Today’s workforce increasingly looks for and even expects perks such as these to be included within a company expense reimbursement policy. They could be the difference between a hot employee prospect choosing you over a competitor.
How have expenses traditionally been reported by staff?
Employee expense reimbursement has traditionally been quite a manual - and therefore time consuming, potentially error prone - process. Convention dictates that staff provide scans, or physical copies, of receipts to their manager, perhaps together with an expenses spreadsheet, to then be approved and reimbursed (or otherwise) by finance.
Taking a step back and looking at the steps involved, it’s easy to see how this approach could lead to an unnecessary degree of back and forth, not to mention errors.
What if the expenses claimant doesn’t submit all the required receipts, doesn’t complete their expenses spreadsheet with all the required information, or uploads incorrect figures? Cue having to take the time to draft an email asking them to resubmit the claim, and any subsequent chases that may be required. All of this distracts you from other work and can get pretty mind numbing after a while.
How are expenses reported with PayFit?
With PayFit, the process of employee expense reimbursement is drastically simplified. Our expenses module, included with the Standard and Premium packages, reduces the process to a matter of clicks. But how, you may ask?
Via a secure employee login, your staff can simply upload a picture of their receipt, the software detecting the amount and auto populating the field, or input the information manually. For enhanced reporting capabilities, all expenses must be categorised by claimants, which will allow you to better reconcile them later down the line.
Then, they’ll click ‘submit the expense’, their manager (or you) will be notified and the expense can either be approved or rejected.
And the best part? Once approved, the expense will be added to the employee’s next payslip instantly, meaning that it is paid through payroll automatically on the next payday. And that’s it! Expense reports and spreadsheets are eradicated overnight.
To save you time, you can define your company expense policy in PayFit, and only when an expense exceeding this is submitted are you alerted. This frees up your time for strategic and growth initiatives.
Are reimbursed expenses taxable?
Generally speaking, the kinds of expenses we’ve been talking about are not taxable. Many expenses are tax deductible, meaning that you can claim back the tax on these - for example computer equipment required to do a particular job.
In order for expenses to be treated as an allowable deduction for tax, two conditions must be met:
the employee is obliged to incur and pay it as holder of the employment and
the amount is incurred wholly, exclusively and necessarily in the performance of the duties of the employment.
But there are exceptions - most notably around ‘added extra’ expenses that aren’t necessary in order to carry out the duties of the job.
Sometimes referred to as benefits-in-kind, these include private health insurance, home phones that are also used for personal use, gym memberships and a weekly food allowance.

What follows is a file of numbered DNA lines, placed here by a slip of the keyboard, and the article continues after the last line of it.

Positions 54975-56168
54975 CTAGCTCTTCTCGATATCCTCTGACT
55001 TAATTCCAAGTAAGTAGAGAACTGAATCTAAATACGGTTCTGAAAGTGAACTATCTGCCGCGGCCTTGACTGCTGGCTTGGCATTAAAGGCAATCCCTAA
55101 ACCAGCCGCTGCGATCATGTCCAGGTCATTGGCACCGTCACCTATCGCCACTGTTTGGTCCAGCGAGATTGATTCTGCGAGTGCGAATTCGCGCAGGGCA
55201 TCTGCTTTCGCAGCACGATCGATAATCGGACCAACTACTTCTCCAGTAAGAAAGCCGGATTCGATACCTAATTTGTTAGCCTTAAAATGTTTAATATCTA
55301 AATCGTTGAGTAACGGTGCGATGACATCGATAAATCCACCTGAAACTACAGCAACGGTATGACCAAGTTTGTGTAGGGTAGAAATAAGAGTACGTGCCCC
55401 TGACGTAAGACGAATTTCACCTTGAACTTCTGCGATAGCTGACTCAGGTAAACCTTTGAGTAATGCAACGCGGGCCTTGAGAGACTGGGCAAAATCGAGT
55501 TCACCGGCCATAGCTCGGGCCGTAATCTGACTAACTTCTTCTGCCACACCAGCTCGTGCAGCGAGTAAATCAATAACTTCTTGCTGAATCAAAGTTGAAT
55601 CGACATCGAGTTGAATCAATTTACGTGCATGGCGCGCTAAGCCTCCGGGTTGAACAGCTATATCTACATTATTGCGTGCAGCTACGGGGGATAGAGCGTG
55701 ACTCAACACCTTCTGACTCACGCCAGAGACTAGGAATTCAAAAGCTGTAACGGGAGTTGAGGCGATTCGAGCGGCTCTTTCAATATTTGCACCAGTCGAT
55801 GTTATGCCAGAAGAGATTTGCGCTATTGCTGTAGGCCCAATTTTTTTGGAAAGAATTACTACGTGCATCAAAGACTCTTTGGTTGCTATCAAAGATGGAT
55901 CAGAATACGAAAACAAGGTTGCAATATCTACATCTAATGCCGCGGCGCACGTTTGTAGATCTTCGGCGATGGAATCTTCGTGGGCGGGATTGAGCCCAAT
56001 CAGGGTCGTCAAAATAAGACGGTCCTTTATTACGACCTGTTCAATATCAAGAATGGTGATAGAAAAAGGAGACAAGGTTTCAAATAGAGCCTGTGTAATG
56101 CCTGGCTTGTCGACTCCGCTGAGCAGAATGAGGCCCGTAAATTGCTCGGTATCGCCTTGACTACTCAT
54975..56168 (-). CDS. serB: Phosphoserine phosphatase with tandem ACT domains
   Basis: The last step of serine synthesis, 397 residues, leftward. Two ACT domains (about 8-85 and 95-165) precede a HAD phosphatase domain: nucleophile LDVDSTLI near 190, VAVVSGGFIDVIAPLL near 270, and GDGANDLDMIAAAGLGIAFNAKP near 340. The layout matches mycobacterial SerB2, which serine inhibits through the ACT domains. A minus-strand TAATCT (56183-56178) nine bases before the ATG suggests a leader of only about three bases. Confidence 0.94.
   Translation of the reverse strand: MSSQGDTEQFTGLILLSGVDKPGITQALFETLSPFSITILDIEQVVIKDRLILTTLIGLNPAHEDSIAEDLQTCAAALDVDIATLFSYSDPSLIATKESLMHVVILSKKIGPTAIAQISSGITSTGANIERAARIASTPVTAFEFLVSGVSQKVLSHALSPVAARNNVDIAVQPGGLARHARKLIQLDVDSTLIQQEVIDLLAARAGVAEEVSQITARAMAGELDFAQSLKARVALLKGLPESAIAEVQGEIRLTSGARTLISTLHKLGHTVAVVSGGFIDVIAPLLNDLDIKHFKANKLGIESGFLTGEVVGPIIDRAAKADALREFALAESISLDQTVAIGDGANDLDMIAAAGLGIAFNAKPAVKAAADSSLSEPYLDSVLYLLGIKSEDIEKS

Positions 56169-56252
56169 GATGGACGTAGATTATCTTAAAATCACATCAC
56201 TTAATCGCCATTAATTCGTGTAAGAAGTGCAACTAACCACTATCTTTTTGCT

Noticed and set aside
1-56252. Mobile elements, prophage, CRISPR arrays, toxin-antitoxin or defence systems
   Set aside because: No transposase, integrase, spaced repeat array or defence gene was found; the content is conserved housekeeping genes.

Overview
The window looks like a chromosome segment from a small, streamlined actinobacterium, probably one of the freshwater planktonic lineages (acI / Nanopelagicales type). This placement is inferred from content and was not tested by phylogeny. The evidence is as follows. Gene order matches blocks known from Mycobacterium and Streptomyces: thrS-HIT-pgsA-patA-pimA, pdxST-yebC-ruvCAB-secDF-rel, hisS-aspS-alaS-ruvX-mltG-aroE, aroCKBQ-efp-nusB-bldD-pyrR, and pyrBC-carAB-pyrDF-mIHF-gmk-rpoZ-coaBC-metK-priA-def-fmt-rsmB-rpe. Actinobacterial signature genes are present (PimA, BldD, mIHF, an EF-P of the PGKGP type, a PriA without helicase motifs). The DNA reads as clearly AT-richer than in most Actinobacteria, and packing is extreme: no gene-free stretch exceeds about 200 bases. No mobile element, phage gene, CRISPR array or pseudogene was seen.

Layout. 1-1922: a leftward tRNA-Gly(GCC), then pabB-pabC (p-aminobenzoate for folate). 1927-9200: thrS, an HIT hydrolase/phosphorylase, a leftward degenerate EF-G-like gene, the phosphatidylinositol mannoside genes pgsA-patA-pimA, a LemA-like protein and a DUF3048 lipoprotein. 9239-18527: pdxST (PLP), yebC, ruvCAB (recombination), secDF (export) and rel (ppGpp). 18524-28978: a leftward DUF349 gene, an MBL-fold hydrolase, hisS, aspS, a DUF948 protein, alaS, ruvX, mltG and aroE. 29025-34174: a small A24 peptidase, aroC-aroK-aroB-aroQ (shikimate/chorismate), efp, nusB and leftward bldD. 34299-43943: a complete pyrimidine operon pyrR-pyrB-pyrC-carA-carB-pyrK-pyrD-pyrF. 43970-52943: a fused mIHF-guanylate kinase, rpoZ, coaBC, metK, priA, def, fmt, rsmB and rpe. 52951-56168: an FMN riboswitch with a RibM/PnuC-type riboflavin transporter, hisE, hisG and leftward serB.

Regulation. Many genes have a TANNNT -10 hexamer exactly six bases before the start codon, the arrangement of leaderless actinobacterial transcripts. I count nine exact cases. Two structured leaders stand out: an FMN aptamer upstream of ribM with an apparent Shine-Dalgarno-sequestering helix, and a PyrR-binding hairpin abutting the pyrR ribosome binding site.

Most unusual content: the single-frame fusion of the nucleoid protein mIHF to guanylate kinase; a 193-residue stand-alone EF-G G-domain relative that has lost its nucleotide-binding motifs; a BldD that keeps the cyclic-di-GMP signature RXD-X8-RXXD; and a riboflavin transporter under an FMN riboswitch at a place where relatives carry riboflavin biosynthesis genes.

These types of expenses are taxable, and in most cases will require a P11D form to be submitted to HMRC each July for every applicable employee.
Do casual or zero hours workers qualify for expense reimbursement?
Those on zero hours contracts can be legally classed as employees or workers, and therefore qualify for the reimbursement of expenses incurred whilst performing company duties in the same way that a full or part-time staff member does.
Whilst there is no requirement in law for an employer to reimburse employees for expenses including travel, particularly where the worker in question has used their own car for business purposes, many do as a matter of good practice. Doing so will help create an attractive package for would-be zero hours workers.
How should I report expenses to HMRC?
Expenses can be reported either through your payroll (when submitting a Full Payment Submission each month) or online by using a P11D, for any expenses or benefits that were not payrolled. In this case, you must also submit a report for any Class 1A National Insurance you owe (a P11D(b)).
PayFit automatically generates a P11D at the appropriate time each year (which you can then submit to HMRC) and, as we have discussed above, all approved expense submissions are added to employee payslips automatically. What’s more, RTI (real time information) submissions, including Full Payment Submissions, are handled by PayFit on your behalf.
In short, reporting expenses to HMRC is one less thing you’ll have to concern yourself with when using PayFit.
What’s the best way to manage employee expense reimbursement?
There are a few good practice steps that you can take as a finance, HR leader or business owner to effectively manage expense reimbursement, to ensure consistency across the business.
creating a clearly defined expense reimbursement policy - for example timeframes for submitting expenses, financial limits for particular items, what can and cannot be claimed for, and how you will pay and report expenses;
making it simple for employees to request expense reimbursement - an expense management software, such as the one included with PayFit, is the best way to do this;
automating where possible - step forward again, PayFit!
To find out more about how PayFit makes the entire payroll process, including expense management, a breeze, why not book a short demo with one of our product specialists?